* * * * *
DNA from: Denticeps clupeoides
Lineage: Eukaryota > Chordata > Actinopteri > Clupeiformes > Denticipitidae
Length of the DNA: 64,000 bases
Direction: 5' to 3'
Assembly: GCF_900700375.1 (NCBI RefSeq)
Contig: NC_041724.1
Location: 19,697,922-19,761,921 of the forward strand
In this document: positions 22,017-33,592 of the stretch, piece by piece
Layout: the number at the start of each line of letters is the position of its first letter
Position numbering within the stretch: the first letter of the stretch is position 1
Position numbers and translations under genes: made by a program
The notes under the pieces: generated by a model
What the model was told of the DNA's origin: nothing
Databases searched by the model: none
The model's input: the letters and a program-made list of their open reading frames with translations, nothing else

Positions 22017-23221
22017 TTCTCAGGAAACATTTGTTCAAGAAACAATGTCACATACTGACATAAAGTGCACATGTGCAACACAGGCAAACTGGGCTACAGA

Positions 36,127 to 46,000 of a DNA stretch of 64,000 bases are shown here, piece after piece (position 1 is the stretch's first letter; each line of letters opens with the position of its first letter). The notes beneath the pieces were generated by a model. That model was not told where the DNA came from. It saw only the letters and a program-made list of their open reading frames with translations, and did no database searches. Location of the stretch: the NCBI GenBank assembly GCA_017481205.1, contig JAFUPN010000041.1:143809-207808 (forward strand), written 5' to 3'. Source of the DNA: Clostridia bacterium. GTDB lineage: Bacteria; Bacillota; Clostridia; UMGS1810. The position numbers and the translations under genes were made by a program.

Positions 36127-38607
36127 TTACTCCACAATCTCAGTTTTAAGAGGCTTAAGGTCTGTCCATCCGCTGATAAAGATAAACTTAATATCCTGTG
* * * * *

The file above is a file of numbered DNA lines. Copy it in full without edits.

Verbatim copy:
DNA from: Denticeps clupeoides
Lineage: Eukaryota > Chordata > Actinopteri > Clupeiformes > Denticipitidae
Length of the DNA: 64,000 bases
Direction: 5' to 3'
Assembly: GCF_900700375.1 (NCBI RefSeq)
Contig: NC_041724.1
Location: 19,697,922-19,761,921 of the forward strand
In this document: positions 22,017-33,592 of the stretch, piece by piece
Layout: the number at the start of each line of letters is the position of its first letter
Position numbering within the stretch: the first letter of the stretch is position 1
Position numbers and translations under genes: made by a program
The notes under the pieces: generated by a model
What the model was told of the DNA's origin: nothing
Databases searched by the model: none
The model's input: the letters and a program-made list of their open reading frames with translations, nothing else

Positions 22017-23221
22017 TTCTCAGGAAACATTTGTTCAAGAAACAATGTCACATACTGACATAAAGTGCACATGTGCAACACAGGCAAACTGGGCTACAGA

Positions 36,127 to 46,000 of a DNA stretch of 64,000 bases are shown here, piece after piece (position 1 is the stretch's first letter; each line of letters opens with the position of its first letter). The notes beneath the pieces were generated by a model. That model was not told where the DNA came from. It saw only the letters and a program-made list of their open reading frames with translations, and did no database searches. Location of the stretch: the NCBI GenBank assembly GCA_017481205.1, contig JAFUPN010000041.1:143809-207808 (forward strand), written 5' to 3'. Source of the DNA: Clostridia bacterium. GTDB lineage: Bacteria; Bacillota; Clostridia; UMGS1810. The position numbers and the translations under genes were made by a program.

Positions 36127-38607
36127 TTACTCCACAATCTCAGTTTTAAGAGGCTTAAGGTCTGTCCATCCGCTGATAAAGATAAACTTAATATCCTGTG